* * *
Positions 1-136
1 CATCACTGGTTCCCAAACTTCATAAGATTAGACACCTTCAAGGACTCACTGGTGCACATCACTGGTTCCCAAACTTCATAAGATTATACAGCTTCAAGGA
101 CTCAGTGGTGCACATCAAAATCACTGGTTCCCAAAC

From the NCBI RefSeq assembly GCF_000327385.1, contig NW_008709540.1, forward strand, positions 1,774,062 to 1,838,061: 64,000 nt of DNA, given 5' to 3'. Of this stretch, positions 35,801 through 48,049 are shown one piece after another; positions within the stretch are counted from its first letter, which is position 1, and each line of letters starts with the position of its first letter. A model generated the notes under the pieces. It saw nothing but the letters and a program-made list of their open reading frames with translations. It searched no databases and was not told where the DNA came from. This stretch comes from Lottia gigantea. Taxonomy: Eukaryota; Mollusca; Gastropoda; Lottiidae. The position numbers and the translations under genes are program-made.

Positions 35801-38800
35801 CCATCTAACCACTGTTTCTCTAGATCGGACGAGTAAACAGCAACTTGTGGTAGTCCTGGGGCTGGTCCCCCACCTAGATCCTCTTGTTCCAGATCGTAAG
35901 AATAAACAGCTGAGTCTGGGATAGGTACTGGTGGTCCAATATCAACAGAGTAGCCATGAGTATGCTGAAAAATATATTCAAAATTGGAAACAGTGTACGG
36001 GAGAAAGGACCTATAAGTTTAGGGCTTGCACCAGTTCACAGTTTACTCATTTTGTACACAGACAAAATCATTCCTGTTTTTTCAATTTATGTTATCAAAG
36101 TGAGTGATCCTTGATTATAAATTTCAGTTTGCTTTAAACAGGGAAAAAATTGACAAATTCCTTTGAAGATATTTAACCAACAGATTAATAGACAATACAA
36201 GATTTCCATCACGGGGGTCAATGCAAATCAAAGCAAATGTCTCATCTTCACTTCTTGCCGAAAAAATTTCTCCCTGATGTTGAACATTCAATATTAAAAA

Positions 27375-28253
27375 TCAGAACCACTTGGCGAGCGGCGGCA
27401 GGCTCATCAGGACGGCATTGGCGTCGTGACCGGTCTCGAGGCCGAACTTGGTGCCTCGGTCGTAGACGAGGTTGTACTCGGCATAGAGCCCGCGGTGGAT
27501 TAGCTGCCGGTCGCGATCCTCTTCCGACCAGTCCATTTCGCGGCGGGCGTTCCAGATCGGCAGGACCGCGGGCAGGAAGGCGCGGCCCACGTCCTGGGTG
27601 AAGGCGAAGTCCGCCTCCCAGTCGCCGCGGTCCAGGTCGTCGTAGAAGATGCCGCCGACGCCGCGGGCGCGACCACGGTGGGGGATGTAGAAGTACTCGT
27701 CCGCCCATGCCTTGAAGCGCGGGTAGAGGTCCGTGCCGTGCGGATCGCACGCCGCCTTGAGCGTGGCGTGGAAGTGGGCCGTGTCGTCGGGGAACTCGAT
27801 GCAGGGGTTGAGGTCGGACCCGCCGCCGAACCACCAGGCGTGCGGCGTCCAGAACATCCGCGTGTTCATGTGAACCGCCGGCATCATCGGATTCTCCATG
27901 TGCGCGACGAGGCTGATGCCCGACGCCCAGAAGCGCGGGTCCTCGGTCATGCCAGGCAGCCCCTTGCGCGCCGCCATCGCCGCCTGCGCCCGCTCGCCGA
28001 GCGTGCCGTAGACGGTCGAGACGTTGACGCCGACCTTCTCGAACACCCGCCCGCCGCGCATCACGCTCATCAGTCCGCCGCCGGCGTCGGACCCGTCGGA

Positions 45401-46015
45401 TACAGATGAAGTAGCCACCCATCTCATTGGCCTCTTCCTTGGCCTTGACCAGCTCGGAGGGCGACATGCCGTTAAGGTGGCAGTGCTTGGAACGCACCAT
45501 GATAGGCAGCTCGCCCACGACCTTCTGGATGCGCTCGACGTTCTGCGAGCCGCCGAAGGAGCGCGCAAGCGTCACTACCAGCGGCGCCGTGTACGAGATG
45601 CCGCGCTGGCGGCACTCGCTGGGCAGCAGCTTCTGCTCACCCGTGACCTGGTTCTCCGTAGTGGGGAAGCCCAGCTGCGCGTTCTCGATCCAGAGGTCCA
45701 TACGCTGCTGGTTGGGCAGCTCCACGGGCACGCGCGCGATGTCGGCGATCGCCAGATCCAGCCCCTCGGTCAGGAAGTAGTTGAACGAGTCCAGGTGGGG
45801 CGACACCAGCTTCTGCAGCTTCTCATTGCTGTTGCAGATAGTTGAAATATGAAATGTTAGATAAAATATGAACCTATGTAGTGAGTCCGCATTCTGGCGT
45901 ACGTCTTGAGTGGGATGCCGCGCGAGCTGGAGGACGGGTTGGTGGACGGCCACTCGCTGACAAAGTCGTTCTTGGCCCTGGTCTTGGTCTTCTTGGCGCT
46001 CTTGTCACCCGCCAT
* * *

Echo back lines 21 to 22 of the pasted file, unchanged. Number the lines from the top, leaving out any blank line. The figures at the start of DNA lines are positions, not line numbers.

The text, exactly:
45401 TACAGATGAAGTAGCCACCCATCTCATTGGCCTCTTCCTTGGCCTTGACCAGCTCGGAGGGCGACATGCCGTTAAGGTGGCAGTGCTTGGAACGCACCAT
45501 GATAGGCAGCTCGCCCACGACCTTCTGGATGCGCTCGACGTTCTGCGAGCCGCCGAAGGAGCGCGCAAGCGTCACTACCAGCGGCGCCGTGTACGAGATG